As Mikhail Gorbachev’s funeral took place on 3 September, commentators on his legacy praised his bravery in taking bold decisions that were right for a country in decline, albeit at the expense of political doctrine. As we get our new prime minister, we can only dream of a UK government that might take a lesson or two from his book.
When, as an A level student, I was interviewed at one university’s Russian department, I was asked why I thought the USSR had dissolved. Keen to show my depth of knowledge, I talked about competing political philosophies. The admissions tutor saw the matter as something far simpler: that rather it was the case that ordinary people in the Eastern bloc had seen the consumer goods available to ordinary people in the West and wanted some of the same.
Today in the UK, we find ourselves in a situation where increasing numbers of people just want some of those ordinary things that ought to be accessible to all in the world’s sixth-richest nation: simply not to struggle with bills, to be able to go out once in a while, to have a little spare cash to choose some new clothes.
Back to the 1980s USSR, and the reality was more complex than the tutor’s soundbite. The Soviet economy was in a disastrous position – stagnant and unproductive, ravaged by alcoholism and rife with corruption. Next door in Europe a sophisticated common market was helping the growth of trade and living standards, while full-fat capitalism in the USA was promoting growth of wealth there. After the doldrums of the 1970s, a new era of plenty was developing in the West.
The Soviet Union was being left far behind; some inconvenient truths such as the Chernobyl accident could still be brushed under the carpet by the Party, but the new generation in the Politburo saw that the reality of a failing system could no longer be ignored. Gorbachev’s policies introduced two Russian words into the English language: perestroika – restructuring, which reformed economic and foreign policy, and glasnost – openness, which altered the political culture to allow criticism of the regime.
As Liz Truss begins her tenure as leader of the Tory party, and therefore as prime minister, she promises radical change to restructure our economy. However, her change means dialling our current version of 20th century capitalism up to 11, rather than accepting that we are in a different era, when the climate crisis and automation’s threat to jobs might suggest the existing system is simply no longer fit for purpose. But no, let’s plough on with more of the same.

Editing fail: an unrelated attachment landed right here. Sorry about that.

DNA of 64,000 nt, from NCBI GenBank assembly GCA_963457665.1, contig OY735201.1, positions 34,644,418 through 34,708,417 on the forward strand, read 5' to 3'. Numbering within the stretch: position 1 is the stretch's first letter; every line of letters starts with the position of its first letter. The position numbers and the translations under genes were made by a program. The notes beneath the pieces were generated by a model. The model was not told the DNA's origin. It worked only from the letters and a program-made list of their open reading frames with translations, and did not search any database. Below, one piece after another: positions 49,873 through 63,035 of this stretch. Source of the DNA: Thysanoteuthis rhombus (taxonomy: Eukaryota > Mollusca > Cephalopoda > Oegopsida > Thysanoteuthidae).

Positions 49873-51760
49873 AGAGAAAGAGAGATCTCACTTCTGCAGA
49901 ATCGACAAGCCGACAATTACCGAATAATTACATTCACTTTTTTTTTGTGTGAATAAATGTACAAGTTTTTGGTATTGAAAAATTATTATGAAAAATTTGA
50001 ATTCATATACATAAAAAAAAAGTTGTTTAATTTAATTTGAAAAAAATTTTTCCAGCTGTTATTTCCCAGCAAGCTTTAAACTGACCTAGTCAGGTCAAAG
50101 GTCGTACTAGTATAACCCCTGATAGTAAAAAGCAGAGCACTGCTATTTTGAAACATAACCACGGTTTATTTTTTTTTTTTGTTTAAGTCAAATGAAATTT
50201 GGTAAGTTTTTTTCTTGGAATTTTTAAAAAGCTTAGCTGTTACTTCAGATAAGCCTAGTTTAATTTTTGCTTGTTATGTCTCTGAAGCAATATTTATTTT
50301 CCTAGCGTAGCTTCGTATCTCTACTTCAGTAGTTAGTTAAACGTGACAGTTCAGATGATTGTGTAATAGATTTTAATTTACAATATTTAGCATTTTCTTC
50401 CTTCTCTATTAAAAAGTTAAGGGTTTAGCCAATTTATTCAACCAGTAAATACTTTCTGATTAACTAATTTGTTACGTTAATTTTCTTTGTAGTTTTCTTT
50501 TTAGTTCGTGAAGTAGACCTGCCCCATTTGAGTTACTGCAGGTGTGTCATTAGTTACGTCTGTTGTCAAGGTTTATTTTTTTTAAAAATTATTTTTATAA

Truss argues – in the limited exposition of her economic plan she’s shared – that to help people at the bottom (who need help now!), we need growth and that the best way to achieve growth is to cut taxes at the top, to stimulate new investment and thus new jobs and wealth for all. In other words, trickle-down economics. And the yin to tax cuts’ yang is deregulation: tear up the rules and set the market free!
As for openness, what change to debate might we expect in the UK now? The Johnson era has been dictatorial, with ruthless purging and ‘badmouthing’ of critics, aided by the client media that makes up much of our ineffectual fourth estate. It seems unlikely the uncharismatic Truss could hold the press in her hand in the same way as Boris, the witty former journalist. So we might hope to see less fawning and more holding to account.
Ultimately Gorbachev’s policy choices caused the Soviet regime to slip away – disastrous when viewed as a national legacy, but monumental globally. But how different might it have been if he’d stuck to the same command economy, refused to permit open discussion and kept the same old system limping on for a few more years? Could the end of the Eastern bloc and the USSR have happened in a far more violent and dramatic way under different circumstances? In August 1991 the old guard staged an unsuccessful coup to reverse progress. There were uprisings in some of the republics, but generally the USSR dissolved almost entirely quietly.
How will things play out in the UK this winter? The pressures on ordinary people keep rising, energy and food bills continue to increase, wages don’t keep pace; small businesses which made it through Covid thanks to savings and reserves now have nothing left to cope with escalating energy costs. Meanwhile, our government responds with a range of ‘more of the same’ strategies, help for the rich in the hope they’ll create jobs, and demonisation of unions and other groups who demand fairer solutions.
It’s time for brave new ideas even if that offends the vested interests. I fear, however, that Truss is more of an Andropov than a Gorbachev. More’s the pity.